08/10/18, Karen Ormiston

An unstoppable force: creating mutually beneficial volunteer relationships

Investors in People, Volunteers

An unstoppable force, millions of heroes and heroines across the globe volunteer their time, skills and expertise for the benefit of organisations, charities, causes and individuals. From mentoring young people in schools, colleges and universities to befriending the elderly and fostering pets, volunteers are often the backbone of successful organisations. Key to the success of the 2012 London Olympic Games, for example, were the 70,000 volunteers. In 2015/16, 14.2 million people formally volunteered at least once a month, with the value of volunteering estimated to be £22.6bn in 2015*. For maximum mutual benefit, it is vital volunteers are considered as part of an organisation’s people strategy and that they are supported to enjoy their role and meaningfully contribute.

Volunteers are integral to the National Trust for Scotland. Here Alison McAllister, Communications Officer, shares one particular success story and how the organisation supports and retains volunteers in order to foster mutually beneficial relationships.

Since 1931 our love for Scotland has fueled the National Trust for Scotland’s desire to protect the things that make it special. From coastlines to castles, art to architecture, wildlife to wilderness, we encourage people to connect with the things that make Scotland unique. In order to help protect Scotland’s heritage for future generations, we enlist the help of 4,000 enthusiastic volunteers every year who are an integral part of our organisation. We have a wide range of projects across Scotland that are suited to all ages, abilities and interests and our aim is to nurture an individual’s passion so that they get as much from volunteering with us as we get from them volunteering for us.

To celebrate the Year of Young People, we have caught up with one of our younger volunteers, Chris Linton, a Gardening Volunteer, to find out more about his volunteering experiences and what volunteering means to him.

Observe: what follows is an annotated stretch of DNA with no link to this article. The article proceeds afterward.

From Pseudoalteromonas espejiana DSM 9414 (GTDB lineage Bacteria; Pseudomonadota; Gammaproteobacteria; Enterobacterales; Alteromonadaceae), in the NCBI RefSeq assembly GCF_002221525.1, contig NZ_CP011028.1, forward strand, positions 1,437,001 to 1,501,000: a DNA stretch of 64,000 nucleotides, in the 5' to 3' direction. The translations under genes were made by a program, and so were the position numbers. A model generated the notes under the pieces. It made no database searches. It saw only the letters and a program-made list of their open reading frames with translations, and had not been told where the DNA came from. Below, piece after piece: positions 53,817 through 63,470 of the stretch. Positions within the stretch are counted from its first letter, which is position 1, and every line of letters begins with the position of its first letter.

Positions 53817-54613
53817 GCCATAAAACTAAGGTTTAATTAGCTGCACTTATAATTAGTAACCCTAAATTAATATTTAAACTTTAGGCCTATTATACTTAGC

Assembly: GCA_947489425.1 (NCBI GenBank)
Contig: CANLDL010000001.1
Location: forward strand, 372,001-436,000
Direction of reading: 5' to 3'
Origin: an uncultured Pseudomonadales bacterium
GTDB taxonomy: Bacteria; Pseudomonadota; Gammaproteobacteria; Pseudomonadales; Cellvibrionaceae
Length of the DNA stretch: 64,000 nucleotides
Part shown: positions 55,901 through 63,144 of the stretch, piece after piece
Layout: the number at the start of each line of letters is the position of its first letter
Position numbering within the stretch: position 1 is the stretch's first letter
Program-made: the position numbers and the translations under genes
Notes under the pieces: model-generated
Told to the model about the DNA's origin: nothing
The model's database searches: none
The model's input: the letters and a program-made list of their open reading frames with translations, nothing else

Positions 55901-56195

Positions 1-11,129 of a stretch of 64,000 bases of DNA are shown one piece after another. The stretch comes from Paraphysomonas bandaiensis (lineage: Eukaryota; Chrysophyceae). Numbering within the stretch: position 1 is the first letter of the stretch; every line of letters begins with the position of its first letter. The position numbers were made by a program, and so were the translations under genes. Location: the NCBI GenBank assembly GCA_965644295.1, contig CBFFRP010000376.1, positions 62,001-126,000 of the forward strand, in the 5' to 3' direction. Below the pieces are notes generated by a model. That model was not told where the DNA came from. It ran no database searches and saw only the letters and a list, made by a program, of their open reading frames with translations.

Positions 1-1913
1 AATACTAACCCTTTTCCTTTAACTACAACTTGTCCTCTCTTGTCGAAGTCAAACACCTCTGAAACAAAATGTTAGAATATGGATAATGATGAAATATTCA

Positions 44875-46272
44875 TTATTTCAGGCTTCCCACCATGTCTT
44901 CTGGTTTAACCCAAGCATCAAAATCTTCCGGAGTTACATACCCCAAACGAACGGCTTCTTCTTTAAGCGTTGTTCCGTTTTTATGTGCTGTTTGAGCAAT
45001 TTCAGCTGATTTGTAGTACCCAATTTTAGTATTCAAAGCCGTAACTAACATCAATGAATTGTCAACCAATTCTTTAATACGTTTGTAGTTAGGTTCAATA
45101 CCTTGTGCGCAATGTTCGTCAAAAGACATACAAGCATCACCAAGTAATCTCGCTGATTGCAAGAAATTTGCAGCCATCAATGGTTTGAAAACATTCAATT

Giving responsibility

With a passion for horticulture and plenty of volunteer experience under his belt, Chris who has Asperger’s syndrome, ADHD and attachment disorder, became a Gardening Volunteer at the House of Dun in 2012. He began by mowing the lawns and soon this became his weekly task – knowing this job was his responsibility gave Chris a sense of purpose and worth and helped him come out of his shell.


Staff that lead and support volunteers have a mentoring and buddying system they implement where they feel a particular volunteer would benefit from having their needs addressed individually. Gardener Andrea Cameron and Head Gardener Russel Shanks became Chris’ mentors and through their encouragement, patience and teaching his confidence grew. With their help Chris was able to develop his skills and benefit from a wide range of experiences at House of Dun.

Training and development

Chris also took advantage of the wide range of training opportunities available to Trust volunteers, which include online training, face-to-face sessions and management development programmes. Talking to Chris his mentors soon discovered that he was most interested in enrolling in training and development that would help him progress towards reaching his goal of working within the horticultural sector – forestry, path building and the general maintenance of the House of Dun Estate. And he did it! Chris now works as a gardener on the House of Dun Estate, he has become a mentor to other volunteers and continues to volunteer as well. Very many congratulations!


Chris was nominated for two awards as a result of his volunteering: Finalist in The Young Scot Award 2015 and Winner of the 2014 NTS Volunteer of the Year Award. These awards recognised his contribution, boosted his confidence and made him very proud of his achievements at NTS.

Go for it!

Volunteering embraces diversity and can suit anyone interested in trying new experiences, meeting new people, learning new skills, building CVs and seeing new places. To anyone considering volunteering, Chris says, “I would recommend volunteering to anyone. And volunteering with NTS – regardless of the position – is, in my eyes, the opportunity of a lifetime”.


If you are inspired to pursue one of your passions and become a volunteer, check out Volunteer Scotland.

Find out more about volunteering opportunities available at the National Trust for Scotland here.

For support on enhancing your volunteer experience, find out more about the Investors in People accreditation – the only international standard that aligns ambition and people. 

Enhance your volunteer experience

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